They provide the clear communication students need when they go into a classroom. They let you connect with participants, lead the group, and set the tone for what they’re about to learn.

Announcements lets you post messages to learners and staff who are enrolled in your course. Depending on how you use them, you can also set announcements to be delivered directly to learners through email or RSS.

An announcement is often the first thing someone sees when they log into a classroom. Because they’re the first thing that anyone sees, announcements should be useful.

Here’s a simple example of a reminder to complete course evaluations:

You can also use announcements to build rapport and increase course engagement. This example shows the instructor’s personality and also creates a connection with each learner and the group.

2. Avoid Acronyms and Jargon

Any training curriculum can be full of specific jargon and acronyms—especially healthcare. The glossary is the place for those—not in general communication. Assume your students are there to learn, so make sure you spell out phrases and skip buzzwords.

3. Communicate Often—but Not Too Much

While some course managers neglect communication tools, others over-communicate. Checking in too often or leaving too much text can have the counterintuitive effect of making learners check out. They’ll learn to ignore overly frequent messages or glaze over when looking at a wall of text.

Consider if the medium for the message. Is the Announcements feature the best place for it? Should you be writing an email to an individual or a team? Should you post something in the forum to increase peer learning and interaction?

4. Use Meaningful Imagery

Written communication is essential, but an image can get your idea across in an instant. It’s human nature to notice a graphic, especially among a string of text (we’re betting you saw the picture above).

Knowing that and using imagery strategically can help you increase communication and understanding in an online course.

Before you start adding images in your announcements or emails, ask yourself if they’re really adding to the communication. Here are some questions you can ask yourself before you add something to your course:

  1. Does the image help communicate something important in the curriculum or content?
  2. Are there too many images?
  3. Does the image make sense in the context?

5. Plan Your Communication

It’s a good idea to plan out your communication in a course just as carefully as an editor plans articles in a newspaper. It will help you stay on schedule, think clearly about what you’re communicating, and do the work up front.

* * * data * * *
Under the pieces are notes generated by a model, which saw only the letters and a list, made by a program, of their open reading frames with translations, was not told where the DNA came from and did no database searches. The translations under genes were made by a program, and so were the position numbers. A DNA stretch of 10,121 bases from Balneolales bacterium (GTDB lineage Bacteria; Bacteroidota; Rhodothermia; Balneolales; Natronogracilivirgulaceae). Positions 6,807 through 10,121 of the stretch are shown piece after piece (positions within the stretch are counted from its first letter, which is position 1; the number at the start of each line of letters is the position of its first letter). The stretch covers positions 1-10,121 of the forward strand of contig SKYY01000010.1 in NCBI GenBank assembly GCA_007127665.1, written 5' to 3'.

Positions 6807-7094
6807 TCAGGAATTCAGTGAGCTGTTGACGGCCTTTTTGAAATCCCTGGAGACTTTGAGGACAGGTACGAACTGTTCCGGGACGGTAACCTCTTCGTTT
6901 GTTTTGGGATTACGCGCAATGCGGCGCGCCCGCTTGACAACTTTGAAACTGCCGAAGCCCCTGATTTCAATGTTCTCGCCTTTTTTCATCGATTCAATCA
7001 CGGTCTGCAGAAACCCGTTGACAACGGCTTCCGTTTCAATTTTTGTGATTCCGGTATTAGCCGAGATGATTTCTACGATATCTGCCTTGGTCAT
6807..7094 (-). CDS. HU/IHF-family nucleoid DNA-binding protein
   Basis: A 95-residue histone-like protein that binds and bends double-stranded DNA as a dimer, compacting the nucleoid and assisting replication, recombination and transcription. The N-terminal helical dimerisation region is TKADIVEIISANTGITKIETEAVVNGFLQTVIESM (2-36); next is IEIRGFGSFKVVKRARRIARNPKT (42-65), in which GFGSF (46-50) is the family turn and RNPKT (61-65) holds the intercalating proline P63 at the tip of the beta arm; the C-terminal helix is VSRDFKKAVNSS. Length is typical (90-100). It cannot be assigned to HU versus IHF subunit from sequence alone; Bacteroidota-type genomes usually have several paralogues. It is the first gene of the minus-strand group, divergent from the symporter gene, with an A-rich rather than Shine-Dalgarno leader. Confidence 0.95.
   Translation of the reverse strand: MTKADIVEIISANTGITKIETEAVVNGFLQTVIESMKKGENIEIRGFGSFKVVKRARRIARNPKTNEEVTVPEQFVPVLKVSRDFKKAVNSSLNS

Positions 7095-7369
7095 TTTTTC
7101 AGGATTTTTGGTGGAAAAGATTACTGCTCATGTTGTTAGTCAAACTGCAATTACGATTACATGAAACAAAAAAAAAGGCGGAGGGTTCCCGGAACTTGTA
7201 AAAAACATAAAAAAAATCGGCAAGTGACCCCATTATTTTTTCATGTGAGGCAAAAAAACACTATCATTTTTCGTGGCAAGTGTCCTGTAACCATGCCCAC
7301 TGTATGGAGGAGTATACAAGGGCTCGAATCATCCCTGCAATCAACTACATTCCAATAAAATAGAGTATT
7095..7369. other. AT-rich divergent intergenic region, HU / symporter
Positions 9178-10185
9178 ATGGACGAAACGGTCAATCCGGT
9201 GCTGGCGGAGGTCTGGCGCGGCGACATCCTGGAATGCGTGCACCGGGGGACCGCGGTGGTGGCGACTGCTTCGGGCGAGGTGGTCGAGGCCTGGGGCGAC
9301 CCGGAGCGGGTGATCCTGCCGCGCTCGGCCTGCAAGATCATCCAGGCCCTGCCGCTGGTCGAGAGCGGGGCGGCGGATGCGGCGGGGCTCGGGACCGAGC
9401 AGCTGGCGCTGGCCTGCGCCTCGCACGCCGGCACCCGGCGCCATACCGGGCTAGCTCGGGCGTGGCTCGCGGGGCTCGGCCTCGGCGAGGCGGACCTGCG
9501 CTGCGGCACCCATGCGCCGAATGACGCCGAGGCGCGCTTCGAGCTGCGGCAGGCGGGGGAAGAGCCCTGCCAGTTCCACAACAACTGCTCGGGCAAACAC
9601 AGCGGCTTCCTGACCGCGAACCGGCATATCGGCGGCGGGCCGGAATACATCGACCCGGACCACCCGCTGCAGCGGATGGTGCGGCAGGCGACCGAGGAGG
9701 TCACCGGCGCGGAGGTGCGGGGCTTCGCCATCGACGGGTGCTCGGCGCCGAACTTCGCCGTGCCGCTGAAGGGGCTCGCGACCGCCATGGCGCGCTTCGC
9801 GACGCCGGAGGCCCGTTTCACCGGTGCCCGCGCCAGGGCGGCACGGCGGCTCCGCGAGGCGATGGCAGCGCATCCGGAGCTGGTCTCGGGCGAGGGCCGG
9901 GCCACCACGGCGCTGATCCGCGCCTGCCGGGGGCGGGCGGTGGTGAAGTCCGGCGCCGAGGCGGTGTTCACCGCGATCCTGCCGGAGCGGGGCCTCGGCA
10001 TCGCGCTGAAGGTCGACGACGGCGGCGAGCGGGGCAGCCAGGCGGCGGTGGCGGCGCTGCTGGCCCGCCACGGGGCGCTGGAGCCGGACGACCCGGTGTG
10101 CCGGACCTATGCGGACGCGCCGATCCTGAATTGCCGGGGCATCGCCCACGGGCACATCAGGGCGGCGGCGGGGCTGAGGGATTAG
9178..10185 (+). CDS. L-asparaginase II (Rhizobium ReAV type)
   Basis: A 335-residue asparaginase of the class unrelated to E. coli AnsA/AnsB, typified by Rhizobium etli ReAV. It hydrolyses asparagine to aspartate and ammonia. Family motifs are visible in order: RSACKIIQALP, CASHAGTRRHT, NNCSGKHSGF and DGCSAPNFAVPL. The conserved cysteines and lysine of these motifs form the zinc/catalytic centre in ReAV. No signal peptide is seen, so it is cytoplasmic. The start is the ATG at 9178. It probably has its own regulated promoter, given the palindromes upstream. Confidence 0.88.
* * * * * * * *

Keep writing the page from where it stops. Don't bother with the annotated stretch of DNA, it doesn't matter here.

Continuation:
For example, you could always post a wrap-up message on Thursday afternoons. You might always send an email with a link to the gradebook on Monday mornings.

If your LMS has a date release tool, such as Talance’s Schedule Course Mail, you can write all your announcements or emails up front, set the dates when they’re to be delivered, and then let them go automatically in time with the training session.

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17 Questions to Ask in a Training Needs Assessment

Performing a training needs assessment of your public health workforce is an important first step in creating an online training initiative. It’s essential for creating the kinds of professional development opportunities that will improve the knowledge, competence, and effectiveness of your staff.

Before you do anything to train your staff, find out what your stakeholders need from a program and what your employees need to learn. This will help you create a program that has a greater chance of success.

Training Needs Assessment Tips

Too many programs either skip the step of performing a needs assessment (read more on the important step of performing a needs analysis), or they make mistakes when doing one. Such messiness could set the tone for your entire program. It will leave you with participants who spend more time looking at their phones than engaging with learning content. Even worse than unsatisfied students is wasted funds.

One common mistake is looking too narrowly at your organization when documenting needs. For example, some administrators know they need to address a knowledge gap because of compliance requirements or industry guidelines. But they forget to consider if they have enough qualified trainers to handle a new online program. They assume that uploading a PDF to the website will be enough to train all their staff. Looking at only one piece of the puzzle will solve exactly one piece.